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Wages in the highly profitable fast food industry are so low that more than half of families of front-line fast food workers are enrolled in and depend on public assistance programs to make ends meet. In other words, that seemingly inexpensive burger and fries not only comes with a secret sauce, but a secret cost.
Ian Frazier’s in-depth New Yorker article on homelessness in New York seems especially timely, coming after a government shutdown that demonstrated how quickly low-income workers can fall into homelessness if their paychecks suddenly stop.
On October 17, the World Health Organization’s International Agency for Research on Cancer (IARC) announced that it has classified air pollution as a human carcinogen. Although the composition of air pollution and exposure levels vary widely from place to place, IARC says its assessment is applicable worldwide and notes that exposures in rapidly industrializing countries…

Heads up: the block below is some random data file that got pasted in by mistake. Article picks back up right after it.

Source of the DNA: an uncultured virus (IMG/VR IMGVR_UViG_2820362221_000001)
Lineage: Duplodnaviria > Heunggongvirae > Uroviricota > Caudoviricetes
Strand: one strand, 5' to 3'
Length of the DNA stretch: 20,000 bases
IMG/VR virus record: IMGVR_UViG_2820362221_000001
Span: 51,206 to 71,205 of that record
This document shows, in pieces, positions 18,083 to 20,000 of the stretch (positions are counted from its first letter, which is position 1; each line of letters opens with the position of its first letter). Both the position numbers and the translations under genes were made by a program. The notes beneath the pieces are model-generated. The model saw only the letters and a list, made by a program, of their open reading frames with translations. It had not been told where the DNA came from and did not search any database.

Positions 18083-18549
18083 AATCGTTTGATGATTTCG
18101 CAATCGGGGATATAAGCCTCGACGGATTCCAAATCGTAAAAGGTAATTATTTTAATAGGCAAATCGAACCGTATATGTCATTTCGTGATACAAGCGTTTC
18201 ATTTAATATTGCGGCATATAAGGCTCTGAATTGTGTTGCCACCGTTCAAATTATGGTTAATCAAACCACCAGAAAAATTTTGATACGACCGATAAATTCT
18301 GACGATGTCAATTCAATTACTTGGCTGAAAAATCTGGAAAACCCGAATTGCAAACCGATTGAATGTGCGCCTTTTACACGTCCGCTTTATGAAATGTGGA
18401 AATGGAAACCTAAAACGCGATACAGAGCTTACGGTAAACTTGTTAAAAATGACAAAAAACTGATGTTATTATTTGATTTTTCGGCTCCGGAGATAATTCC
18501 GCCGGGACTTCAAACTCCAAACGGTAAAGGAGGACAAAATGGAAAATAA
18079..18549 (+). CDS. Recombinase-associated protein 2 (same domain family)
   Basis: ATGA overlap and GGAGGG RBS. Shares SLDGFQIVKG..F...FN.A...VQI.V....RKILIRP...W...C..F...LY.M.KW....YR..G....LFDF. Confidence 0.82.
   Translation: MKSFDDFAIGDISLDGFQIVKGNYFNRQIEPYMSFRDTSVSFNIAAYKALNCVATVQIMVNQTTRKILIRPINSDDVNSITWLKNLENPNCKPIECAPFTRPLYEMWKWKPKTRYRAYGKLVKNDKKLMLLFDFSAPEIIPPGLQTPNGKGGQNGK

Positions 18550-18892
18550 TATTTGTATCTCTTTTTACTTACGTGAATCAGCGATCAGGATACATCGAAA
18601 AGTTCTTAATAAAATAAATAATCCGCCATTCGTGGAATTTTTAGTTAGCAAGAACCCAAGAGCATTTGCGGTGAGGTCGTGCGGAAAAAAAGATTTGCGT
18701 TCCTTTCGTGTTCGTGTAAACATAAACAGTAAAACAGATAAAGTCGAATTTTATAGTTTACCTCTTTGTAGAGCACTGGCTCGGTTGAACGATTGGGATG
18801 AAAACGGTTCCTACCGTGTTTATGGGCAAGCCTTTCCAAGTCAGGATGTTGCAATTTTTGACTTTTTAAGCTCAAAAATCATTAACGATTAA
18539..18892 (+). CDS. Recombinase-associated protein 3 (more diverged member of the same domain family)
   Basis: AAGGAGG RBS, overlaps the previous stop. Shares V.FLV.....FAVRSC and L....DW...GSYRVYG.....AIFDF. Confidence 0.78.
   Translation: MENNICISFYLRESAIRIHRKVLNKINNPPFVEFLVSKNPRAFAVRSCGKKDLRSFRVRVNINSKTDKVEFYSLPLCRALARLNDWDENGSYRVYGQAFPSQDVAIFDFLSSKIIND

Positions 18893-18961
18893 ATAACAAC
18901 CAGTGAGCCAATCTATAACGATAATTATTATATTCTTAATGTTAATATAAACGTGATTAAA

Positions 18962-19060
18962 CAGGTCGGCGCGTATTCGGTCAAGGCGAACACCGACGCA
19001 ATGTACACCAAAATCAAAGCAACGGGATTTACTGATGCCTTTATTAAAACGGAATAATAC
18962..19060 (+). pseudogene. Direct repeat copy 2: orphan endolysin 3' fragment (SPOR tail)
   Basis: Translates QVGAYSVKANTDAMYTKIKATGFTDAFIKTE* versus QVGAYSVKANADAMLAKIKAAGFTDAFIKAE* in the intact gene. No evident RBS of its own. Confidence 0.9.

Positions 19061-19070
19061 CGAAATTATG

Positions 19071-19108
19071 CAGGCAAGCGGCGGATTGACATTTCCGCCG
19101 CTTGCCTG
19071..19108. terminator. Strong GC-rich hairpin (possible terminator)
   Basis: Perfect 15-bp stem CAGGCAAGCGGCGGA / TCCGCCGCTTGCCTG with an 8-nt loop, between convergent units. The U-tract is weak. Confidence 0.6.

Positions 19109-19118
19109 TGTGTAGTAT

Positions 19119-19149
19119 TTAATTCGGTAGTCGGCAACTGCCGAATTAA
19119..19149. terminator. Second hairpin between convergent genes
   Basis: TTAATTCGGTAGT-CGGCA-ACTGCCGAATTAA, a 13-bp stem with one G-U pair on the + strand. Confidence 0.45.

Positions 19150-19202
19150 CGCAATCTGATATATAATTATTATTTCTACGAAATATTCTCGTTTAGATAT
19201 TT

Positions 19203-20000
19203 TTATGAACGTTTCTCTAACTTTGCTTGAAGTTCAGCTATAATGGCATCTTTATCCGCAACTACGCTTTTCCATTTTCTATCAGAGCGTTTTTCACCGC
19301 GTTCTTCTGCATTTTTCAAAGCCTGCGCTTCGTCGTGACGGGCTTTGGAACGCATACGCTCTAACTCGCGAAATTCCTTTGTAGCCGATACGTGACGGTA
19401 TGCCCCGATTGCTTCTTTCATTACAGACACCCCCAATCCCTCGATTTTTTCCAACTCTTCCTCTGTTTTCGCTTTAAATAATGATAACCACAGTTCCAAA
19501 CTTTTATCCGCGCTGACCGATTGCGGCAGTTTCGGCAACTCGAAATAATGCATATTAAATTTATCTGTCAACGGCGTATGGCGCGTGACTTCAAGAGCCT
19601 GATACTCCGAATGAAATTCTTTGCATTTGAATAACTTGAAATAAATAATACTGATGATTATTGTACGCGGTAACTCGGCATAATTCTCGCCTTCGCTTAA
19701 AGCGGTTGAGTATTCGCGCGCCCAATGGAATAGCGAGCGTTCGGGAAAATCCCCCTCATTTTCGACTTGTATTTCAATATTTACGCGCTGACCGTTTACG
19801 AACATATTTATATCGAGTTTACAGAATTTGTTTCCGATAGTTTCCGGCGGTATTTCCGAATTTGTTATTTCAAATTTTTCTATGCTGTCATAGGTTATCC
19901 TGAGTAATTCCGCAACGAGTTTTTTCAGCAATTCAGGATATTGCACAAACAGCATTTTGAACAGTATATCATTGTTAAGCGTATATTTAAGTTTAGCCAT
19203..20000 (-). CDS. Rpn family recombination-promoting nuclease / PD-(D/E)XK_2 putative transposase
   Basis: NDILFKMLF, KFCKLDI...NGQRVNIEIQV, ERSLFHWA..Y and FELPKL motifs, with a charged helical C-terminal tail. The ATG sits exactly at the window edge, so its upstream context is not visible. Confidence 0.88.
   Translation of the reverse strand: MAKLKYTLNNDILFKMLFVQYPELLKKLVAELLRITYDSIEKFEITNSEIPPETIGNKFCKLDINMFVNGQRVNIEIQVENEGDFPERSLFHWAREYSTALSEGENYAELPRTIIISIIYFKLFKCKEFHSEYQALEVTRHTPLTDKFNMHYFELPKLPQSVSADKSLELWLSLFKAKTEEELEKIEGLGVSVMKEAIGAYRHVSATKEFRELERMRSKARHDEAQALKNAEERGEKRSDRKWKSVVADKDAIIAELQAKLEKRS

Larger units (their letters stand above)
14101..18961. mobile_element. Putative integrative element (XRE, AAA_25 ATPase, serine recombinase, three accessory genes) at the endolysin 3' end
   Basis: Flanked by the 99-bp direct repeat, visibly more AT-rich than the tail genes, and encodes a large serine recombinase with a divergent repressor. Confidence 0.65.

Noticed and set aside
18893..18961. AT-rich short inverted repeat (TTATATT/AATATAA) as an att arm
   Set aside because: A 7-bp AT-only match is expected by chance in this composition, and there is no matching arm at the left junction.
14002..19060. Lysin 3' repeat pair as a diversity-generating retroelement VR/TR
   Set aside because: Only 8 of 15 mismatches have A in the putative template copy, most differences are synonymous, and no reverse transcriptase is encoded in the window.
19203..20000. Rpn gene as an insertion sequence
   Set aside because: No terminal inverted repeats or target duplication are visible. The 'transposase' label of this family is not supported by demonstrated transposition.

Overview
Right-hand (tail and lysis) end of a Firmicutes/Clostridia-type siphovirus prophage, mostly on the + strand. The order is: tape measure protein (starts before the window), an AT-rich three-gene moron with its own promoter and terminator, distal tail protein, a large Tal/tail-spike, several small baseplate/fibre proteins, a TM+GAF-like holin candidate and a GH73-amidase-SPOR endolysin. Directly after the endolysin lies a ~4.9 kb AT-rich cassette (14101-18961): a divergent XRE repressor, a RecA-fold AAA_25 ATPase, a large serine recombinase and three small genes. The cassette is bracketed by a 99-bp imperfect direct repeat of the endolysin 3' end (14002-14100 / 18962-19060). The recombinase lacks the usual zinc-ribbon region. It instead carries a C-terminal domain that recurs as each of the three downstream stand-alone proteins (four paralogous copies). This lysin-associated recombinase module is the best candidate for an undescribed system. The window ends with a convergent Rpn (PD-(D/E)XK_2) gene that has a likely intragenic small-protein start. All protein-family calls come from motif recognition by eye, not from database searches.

As a woman with breast cancer, isn’t it time to move beyond awareness and focus on prevention?
EHS Today tackles Bangladesh factory safety; federal employees get paid for shutdown days, but thousands of contractors don’t; and health ministers from across the Americas pledge funds to address chronic kidney disease that’s killing agricultural workers.
Reporters were shut out during the shutdown of access to agency information. That situation didn’t stop two of them from continuing to report on deaths of workers in the U.S. mining industry.
A new report from the Brookings Institution recommends changes to administration of housing vouchers to improve efficiency and address the growth of poverty in suburban areas.
USDA continues to insist that worker safety concerns are OSHA’s responsibility, even in the face of overwhelming evidence that its proposed rule to “modernize” poultry slaughter inspection with dizzying line speeds will injure workers.
A former State health commissioner explains his tactic for averting cuts in public health funding.